To what extent are my differentiation strategies, technology integration, content delivery, and classroom culture affected by a Low German Mennonite classroom context?
For my Professional Inquiry Project I am focusing on teaching in a Low German Mennonite context (LGM). Due to the recent disruption in school and student learning as well as the gaps in learning and general lack of independent study at home, there is a wide range of student ability and understanding in my classroom. Many LGM students have large gaps in their learning and have very limited formal schooling with high absenteeism. These variables present challenges when delivering content, ensuring outcomes are met by each student, and assessing student understanding.
The LGM classroom context demands a differentiated content delivery, as a lot of topics are considered sensitive. Content related to biology, evolution, LGBTQ+, divorce, other religions, snakes and magic (witches, ghosts, monsters, etc.) may make students feel uncomfortable, confused, or upset. Additionally, many of the students travel back and forth between Mexico, which is one of the contributing factors to their absenteeism and resulting knowledge gaps. Technology is rarely used at home for some of the families, so the current need for technology integration and using online platforms places many LGM students at a stark disadvantage. Many students have extensive responsibilities at home (chores, working on the farm or the family business) and are not inclined to not read or do extra school work at home. Because of the language barrier, many parents are not able to help their children with homework.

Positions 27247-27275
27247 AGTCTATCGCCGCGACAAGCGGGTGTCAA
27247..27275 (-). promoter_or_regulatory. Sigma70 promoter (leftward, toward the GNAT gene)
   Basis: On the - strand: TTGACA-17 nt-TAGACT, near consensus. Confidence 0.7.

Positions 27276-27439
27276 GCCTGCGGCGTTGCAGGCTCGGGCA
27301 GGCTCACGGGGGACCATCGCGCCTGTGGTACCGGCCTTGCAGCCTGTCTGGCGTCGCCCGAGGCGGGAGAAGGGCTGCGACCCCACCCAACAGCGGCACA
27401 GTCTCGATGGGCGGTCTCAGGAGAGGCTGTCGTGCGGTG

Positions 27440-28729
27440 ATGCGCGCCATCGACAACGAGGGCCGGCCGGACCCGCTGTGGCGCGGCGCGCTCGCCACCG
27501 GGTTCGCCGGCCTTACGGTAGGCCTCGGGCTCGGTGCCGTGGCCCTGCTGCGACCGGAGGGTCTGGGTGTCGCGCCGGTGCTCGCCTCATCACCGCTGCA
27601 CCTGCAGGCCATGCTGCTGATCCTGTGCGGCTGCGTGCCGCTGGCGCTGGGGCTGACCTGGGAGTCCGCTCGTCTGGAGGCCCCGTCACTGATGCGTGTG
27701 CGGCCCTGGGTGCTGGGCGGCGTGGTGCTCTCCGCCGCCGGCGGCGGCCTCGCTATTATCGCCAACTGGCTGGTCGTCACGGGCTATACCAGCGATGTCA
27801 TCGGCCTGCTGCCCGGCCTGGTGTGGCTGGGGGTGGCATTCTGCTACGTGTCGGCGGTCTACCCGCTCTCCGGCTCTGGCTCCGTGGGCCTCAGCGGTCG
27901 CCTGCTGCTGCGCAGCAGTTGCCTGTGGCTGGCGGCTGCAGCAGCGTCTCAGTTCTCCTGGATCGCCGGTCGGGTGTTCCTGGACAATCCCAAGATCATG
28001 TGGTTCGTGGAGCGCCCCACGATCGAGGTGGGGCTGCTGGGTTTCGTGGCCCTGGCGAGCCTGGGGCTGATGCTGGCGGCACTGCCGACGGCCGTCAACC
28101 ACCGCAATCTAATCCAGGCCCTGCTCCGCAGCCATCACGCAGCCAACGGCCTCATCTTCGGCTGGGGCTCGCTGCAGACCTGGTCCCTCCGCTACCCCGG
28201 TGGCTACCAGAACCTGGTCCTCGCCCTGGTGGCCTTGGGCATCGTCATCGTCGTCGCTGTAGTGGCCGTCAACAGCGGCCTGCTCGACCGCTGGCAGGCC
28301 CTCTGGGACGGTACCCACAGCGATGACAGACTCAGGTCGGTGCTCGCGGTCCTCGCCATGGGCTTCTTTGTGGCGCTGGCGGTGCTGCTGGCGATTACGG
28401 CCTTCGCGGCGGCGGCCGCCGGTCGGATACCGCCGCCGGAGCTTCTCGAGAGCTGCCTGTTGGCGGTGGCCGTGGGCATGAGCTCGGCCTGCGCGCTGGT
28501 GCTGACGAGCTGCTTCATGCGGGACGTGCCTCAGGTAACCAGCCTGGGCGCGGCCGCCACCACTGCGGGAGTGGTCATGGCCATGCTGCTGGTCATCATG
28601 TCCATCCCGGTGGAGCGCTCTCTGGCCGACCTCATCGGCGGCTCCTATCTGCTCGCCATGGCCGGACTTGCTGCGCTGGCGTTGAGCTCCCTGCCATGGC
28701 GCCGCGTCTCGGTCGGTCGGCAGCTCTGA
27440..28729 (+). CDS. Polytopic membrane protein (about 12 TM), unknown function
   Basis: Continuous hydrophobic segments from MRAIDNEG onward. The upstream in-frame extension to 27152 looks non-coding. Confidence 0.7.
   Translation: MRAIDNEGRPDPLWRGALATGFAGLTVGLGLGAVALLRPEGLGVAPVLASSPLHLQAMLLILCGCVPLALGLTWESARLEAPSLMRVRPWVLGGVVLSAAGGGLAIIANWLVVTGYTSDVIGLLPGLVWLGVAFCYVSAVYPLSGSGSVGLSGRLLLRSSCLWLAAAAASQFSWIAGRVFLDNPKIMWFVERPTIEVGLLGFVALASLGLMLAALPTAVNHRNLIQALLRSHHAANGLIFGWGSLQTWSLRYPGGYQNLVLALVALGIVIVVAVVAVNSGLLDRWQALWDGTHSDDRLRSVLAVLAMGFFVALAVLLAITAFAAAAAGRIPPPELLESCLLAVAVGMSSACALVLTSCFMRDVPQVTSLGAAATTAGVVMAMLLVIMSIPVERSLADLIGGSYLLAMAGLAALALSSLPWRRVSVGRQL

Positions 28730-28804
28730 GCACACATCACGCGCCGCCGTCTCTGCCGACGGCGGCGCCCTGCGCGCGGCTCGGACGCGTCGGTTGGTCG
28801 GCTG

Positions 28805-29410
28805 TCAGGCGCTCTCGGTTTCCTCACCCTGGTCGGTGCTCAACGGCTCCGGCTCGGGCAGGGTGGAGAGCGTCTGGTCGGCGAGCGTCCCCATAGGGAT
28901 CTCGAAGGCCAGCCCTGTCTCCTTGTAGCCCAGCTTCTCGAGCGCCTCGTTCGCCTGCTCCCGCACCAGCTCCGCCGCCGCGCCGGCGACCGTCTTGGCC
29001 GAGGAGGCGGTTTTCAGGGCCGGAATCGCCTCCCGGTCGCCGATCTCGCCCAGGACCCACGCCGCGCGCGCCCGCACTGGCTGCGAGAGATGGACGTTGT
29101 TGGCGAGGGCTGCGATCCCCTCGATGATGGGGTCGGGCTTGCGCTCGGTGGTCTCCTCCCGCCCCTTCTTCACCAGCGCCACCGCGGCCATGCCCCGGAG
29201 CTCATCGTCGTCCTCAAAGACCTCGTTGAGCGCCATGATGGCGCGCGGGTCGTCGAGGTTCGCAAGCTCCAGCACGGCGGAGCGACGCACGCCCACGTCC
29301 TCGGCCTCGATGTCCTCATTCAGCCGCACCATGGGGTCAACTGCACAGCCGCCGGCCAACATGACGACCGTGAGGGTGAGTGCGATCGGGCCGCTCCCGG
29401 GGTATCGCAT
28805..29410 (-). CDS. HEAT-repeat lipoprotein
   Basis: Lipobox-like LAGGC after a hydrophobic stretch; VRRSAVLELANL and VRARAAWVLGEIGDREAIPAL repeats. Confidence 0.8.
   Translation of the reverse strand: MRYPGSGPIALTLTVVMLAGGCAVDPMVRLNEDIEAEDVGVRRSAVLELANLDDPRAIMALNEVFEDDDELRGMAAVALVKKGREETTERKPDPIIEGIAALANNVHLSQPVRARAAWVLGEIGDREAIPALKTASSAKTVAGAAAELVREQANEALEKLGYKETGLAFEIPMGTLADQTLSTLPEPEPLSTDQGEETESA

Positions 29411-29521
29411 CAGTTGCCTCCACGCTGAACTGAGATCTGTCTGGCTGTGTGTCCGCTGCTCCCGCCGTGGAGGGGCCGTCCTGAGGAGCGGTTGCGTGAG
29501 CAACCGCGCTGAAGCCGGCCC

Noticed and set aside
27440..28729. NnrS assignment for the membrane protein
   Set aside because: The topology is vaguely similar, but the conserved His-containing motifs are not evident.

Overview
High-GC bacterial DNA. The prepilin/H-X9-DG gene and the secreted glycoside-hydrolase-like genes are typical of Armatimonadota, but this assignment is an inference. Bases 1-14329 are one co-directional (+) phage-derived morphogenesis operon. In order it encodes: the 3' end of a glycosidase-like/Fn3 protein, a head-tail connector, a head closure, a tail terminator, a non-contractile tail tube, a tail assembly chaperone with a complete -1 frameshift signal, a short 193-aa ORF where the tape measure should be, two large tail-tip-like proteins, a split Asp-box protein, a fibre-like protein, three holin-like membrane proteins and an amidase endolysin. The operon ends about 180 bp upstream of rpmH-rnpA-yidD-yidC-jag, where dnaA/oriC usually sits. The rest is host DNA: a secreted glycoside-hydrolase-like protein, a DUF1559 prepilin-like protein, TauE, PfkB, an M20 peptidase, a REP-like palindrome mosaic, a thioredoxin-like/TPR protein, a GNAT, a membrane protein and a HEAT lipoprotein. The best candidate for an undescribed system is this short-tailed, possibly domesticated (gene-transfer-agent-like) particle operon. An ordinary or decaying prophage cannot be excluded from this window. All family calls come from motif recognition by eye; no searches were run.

One way teachers in the school address these challenges is through implementing cross-curricular learning. This approach creates a more well-rounded and inclusive environment in the classroom, while covering a broader range of outcomes and competencies in each class.
The LGM context is clearly very interesting to teach and learn in, and it is a population that is not widely recognized. Through my PIP, I am aiming to create awareness of this population and to document effective strategies for teachers who teach in this context or have students from this cultural context.
Madison grew up in Calgary and attended TLC, private, and public schools, and moved to Lethbridge to attend the U of L. She is a B.A English/B.Ed major who has a passion for literacy, project-based learning, and inclusive learning. Madison is completing her PSIII in Vauxhall, where she also started my PSII.